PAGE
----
An atmospheric confection that will thrill YA readers.


Gregory’s (My Darlin' Clementine, 2009, etc.) latest YA thriller features a young seamstress from Denmark who encounters a dangerous stranger on her journey to early 1900s America.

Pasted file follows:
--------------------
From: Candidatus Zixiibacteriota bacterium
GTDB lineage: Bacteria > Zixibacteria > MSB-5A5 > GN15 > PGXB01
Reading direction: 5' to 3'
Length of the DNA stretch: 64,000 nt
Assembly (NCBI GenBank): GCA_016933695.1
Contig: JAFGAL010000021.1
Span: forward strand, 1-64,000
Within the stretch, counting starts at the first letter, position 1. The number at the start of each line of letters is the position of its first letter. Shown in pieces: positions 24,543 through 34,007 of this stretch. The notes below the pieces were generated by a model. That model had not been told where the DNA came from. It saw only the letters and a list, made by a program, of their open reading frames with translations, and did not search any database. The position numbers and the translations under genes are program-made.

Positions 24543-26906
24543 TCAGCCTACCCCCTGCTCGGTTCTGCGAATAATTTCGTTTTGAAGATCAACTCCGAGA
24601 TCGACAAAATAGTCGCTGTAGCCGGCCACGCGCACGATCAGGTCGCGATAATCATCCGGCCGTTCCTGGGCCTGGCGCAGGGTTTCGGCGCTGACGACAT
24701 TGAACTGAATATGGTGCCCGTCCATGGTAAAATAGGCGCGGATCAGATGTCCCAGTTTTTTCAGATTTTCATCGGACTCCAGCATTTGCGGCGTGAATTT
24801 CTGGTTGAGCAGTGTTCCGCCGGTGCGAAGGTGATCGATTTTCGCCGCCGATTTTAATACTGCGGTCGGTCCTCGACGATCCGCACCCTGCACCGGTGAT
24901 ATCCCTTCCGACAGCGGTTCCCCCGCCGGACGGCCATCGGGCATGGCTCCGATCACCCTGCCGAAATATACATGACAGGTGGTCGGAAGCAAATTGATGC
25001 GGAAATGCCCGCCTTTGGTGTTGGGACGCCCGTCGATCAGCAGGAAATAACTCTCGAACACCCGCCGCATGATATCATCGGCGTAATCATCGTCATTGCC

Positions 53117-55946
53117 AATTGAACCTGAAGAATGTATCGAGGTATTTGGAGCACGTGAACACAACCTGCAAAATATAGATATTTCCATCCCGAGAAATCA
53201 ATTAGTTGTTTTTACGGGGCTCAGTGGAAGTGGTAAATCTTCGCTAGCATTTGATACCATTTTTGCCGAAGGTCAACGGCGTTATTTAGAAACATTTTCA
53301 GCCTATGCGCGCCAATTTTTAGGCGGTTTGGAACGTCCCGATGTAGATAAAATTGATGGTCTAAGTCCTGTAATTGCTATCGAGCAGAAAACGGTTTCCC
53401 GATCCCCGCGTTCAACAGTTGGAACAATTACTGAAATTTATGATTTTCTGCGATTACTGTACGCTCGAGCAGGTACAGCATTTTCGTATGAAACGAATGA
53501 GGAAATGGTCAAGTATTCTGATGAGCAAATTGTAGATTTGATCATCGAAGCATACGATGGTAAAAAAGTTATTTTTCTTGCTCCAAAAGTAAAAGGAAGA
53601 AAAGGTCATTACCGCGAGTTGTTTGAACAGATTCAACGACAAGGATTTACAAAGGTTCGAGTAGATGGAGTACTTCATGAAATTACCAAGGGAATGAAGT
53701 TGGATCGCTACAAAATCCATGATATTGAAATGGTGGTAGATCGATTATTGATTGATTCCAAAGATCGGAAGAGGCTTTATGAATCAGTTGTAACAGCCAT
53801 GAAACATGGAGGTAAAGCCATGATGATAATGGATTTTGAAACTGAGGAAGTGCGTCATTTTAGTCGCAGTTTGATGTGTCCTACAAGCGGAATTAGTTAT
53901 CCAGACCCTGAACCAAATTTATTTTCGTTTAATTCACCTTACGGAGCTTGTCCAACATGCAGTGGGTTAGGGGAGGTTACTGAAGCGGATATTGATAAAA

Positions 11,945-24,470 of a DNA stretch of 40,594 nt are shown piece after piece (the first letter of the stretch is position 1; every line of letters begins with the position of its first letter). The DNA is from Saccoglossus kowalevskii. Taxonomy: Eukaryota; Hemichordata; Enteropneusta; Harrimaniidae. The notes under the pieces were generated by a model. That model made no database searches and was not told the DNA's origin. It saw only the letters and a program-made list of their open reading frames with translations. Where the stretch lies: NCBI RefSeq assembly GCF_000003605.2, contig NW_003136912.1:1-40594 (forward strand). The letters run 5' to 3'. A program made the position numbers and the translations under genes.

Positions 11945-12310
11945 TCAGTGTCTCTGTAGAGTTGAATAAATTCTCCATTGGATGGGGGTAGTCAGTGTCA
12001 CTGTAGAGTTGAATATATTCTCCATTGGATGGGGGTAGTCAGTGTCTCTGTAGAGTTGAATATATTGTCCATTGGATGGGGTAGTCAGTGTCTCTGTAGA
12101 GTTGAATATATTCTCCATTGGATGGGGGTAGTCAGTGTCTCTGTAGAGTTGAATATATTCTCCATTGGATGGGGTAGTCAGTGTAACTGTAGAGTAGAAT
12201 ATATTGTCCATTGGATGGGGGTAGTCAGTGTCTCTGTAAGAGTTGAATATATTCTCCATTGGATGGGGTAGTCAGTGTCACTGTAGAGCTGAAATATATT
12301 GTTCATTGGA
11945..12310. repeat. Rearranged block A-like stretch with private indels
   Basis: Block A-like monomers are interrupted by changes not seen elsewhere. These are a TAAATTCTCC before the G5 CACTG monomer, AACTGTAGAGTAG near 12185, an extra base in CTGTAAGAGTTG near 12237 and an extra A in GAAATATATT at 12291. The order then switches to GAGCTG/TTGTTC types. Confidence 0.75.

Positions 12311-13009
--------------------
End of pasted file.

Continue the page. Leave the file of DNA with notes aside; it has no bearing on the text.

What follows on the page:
Fifteen-year-old Rikke Svendsen is down on her luck. Unfairly ousted from her comfortable position as seamstress to the queen of Denmark and then banished from the country, she makes her way to New York aboard a passenger ship. She hopes to reunite with family members in Racine, Wis. As an unaccompanied young woman, however, she needs sponsorship in order to successfully pass through the doors of Ellis Island. The family she connects with seems amiable—until the father makes unwanted advances on Rikke. Spurned, he becomes more and more obsessed with her, until she breaks away by cleverly eluding him and his family at the immigration station. She slowly settles into a life as a seamstress in New York’s Lower East Side, saving money for the train fare to Racine. Through letters from friends and family there, she learns that a mysterious man has arrived and has been asking about her. When inexplicable “accidents” lead to injuries and even the deaths of her loved ones, Rikke realizes the man from the boat is determined to find her, and he’ll harm anyone in his way. Rikke and her New York friends devise a cunning plan to lure him to New York—and justice. Gregory achieves a realistic, rich atmosphere with insightful details about the immigration process and New York’s tenements in the early 1900s. Rikke is a resourceful, intelligent protagonist, but she exhibits too few character flaws to be truly convincing. She displays a relatively small degree of the fear and excitement someone in her position must have felt, and readers may also be distanced by her rather quiet emotions, especially in relation to her suitor, Viggo. The story moves at a satisfyingly rapid, suspenseful pace, although the too-tidy denouement is a bit of a letdown. Upon finishing the book, readers will have enjoyed Rikke’s company, but they may also wish she’d left more of an impression.